Black pig

Watch the Awesome Black Pig Video here, (11mb).

The Black Pig is our race car, a '33 Plymouth 5 window coupe bodied Competition Altered . We belong to and race with a club known as the Wild Bunch, formed to promote the use of historic and nostalgia styled dragsters and active at all three major tracks in the UK. The club is currently enjoying it's tenth year of racing and we, our second.

The car was originally built in 1977 and campaigned by Reg Hazelton as “Thunderbird”, in the then popular ProComp class, sometime in the early 80's the car was sold on to Mick Hillier who ran it as “Pony Express” a name he applied to all his dragsters. Mick went on to build a more up to date chassis for himself and sold the chassis and body to Neil Benson, a garage owner in Hungerford who fitted a blown Daimler hemi motor and a 9” Ford axle, (sourced by your own favourite chief monkey). Neil had and has a pretty hectic business and the car languished in the back of various workshops for some while and every time I was passing I would stop in and give him a bit of stick about it until one day he said “if you think you can do better take the bloody thing and try”

Oh how simple it seemed, we would throw in a cheap and cheerful motor and box and go and play. Nearly two years later we finally got to a track and found out just how tricky it can be just to drive in a straight line as quickly as possible, luckily the Wild Bunch took us in and showed unstinting encouragement and knowledge to the simpletons in the little black altered and now, two years further on we are running in the nine second bracket with terminal speeds of 140mph with more to come.


The Black Pig takes shape.

When we got the car home from Neil's garage the first thing we did was to strip it down and see what we had. Basically there was a chassis with all manner of old mounts on it, a rear axle of unknown quantity with drum brakes, rear wheels and slicks, and front steel wheels, oh, and the body, still in Mick's colours.

The first thing we did was to clean back the paint around the welds and check them for cracks when this seemed OK we went ahead and made a new motor plate to mount the engine and gear box, dragsters generally have these components solidly mounted, The engine we had at the time was a 327ci Chevy, (actually bought as a 350, what did we know?). The gearbox, a two speed GM Powerglide, was picked up from West London through an ad in Custom Car and was used as

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bought, with just a change of oil. The front wheels were replaced with a set of Cobra Superslots that were a close match for the Wolfrace slots on the back and sourced from Steve Law's Speed shack, and the whole thing temporally wired. The back brakes were changed to Mercedes discs, they have the right bolt pattern and inset, which were mated with a pair of Austin Princess callipers, (four pot, you see). thanks Paul, that pretty much put it on the ground and capable of moving, or so we thought !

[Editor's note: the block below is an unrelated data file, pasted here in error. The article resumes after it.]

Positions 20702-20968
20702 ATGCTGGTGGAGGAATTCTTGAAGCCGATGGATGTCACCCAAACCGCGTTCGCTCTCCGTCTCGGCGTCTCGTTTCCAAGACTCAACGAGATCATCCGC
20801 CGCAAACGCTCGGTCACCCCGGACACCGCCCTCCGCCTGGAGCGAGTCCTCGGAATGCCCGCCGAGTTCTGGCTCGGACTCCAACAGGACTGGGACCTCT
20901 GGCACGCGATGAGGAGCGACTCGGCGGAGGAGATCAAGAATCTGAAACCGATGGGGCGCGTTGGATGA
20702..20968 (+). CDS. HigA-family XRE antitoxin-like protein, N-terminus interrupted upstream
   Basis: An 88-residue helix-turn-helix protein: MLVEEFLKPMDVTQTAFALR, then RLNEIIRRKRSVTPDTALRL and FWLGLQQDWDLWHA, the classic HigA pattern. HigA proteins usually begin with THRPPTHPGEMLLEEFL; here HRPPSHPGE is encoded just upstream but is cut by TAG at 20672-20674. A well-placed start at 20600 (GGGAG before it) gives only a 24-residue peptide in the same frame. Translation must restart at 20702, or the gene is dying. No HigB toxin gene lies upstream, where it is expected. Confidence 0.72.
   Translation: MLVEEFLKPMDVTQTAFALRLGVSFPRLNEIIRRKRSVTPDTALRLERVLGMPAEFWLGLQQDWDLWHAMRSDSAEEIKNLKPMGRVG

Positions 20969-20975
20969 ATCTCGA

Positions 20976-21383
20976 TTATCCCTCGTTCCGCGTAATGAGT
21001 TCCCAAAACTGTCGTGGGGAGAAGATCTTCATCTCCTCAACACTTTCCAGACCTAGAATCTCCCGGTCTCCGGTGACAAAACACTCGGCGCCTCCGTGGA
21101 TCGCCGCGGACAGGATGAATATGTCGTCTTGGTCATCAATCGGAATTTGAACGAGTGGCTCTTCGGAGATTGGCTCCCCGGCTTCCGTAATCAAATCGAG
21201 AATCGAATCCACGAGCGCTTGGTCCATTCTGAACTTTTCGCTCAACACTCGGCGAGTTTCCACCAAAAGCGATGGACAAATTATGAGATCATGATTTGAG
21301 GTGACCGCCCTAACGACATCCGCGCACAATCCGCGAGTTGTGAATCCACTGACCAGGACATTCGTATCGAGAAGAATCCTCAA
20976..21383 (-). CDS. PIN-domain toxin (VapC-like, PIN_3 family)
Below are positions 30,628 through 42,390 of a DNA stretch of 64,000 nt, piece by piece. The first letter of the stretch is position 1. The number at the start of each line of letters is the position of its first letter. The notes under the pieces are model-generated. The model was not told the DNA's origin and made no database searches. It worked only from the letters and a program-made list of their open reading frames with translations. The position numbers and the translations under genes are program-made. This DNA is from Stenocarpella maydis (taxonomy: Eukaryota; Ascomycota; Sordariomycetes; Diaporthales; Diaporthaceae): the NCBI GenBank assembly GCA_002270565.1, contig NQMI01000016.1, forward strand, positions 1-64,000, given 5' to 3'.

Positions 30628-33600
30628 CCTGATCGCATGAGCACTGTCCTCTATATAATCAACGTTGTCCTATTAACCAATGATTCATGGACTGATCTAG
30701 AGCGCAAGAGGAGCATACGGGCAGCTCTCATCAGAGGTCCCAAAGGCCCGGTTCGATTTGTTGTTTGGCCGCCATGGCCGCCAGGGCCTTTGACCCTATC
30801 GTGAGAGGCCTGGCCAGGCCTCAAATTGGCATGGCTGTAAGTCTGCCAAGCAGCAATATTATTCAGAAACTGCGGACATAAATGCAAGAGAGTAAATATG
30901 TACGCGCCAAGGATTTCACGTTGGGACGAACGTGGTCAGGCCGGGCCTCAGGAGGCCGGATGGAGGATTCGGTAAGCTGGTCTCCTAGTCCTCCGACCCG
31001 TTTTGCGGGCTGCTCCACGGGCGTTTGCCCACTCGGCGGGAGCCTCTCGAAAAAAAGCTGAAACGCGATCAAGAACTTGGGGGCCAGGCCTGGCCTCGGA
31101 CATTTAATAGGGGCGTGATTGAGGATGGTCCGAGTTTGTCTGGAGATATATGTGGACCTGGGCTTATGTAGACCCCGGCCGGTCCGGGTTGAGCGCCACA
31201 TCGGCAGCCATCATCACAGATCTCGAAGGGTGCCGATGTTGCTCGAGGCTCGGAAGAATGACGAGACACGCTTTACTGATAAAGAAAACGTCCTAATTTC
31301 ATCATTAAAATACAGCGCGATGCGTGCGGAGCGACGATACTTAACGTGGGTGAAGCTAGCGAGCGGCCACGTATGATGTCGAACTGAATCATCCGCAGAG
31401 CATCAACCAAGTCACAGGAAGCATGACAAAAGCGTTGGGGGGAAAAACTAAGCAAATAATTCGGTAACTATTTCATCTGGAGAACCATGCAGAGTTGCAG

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When we were at a stage that we thought that the car could be started and test driven on our secret track we threw in some fuel and strapped on a battery. We carefully pulled the distributor and, using a tool we had made, spun the oil pump carefully turning the crank by hand, (well socket and bloody great bar

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actually). to get the slippery stuff all around the motor. When that was done we reset the dizzy and static timed it, turned the fuel pump on and set the float levels in the carb and finally spun it on the starter and hit the ignition button ……..Bugger that's loud, shut it off and pushed it outside, try again , yup, still loud but bearable. Jacking it up and putting it on stands we ran through the gears, amazing, we had some ! put it back on the ground and climb in, fire it up, grab a handful of brake, select drive, put two grand on the clock and dump the brakes. The motor all but dies, then painfully lugs the bare chassis down the road, not quite what we had hoped for. Back in the shed we pulled the heads and nearly fell down the gap past the rings, oh and don't the bores look pretty with all those nice lines up them, time for a rethink.

Whilst all this was going on we had started work on the body, it had arrived in our possession still wearing Mick Hillier's paint, so first job, cut that back to base coat and beyond and cut an escape hatch in the roof. In the end it was easier to cut the whole roof out and laminate a new section with a rebated opening and a hatch curved to suit the old roof line, somehow that seemed easier writing it than doing it. At this stage we mocked the body up on the chassis to check alignment, it was terrible, I assume the body had taken on a set from being stored out of level in a shed amongst other treasures, so a new mounting sub frame was fabricated and bonded into the area inside the “boot” and short extensions added to the chassis to carry the hinges. Finally new paint, it's a Hot Rod so no apologies for the satin black, it's the law!

The motor was still proving problematic so we threw a sheet over it and buggered off to Bakersfield to the California Hot Rod Reunion to watch the racing and do some shopping.


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Blaclk pig images
Click here to see 'Thunderbird'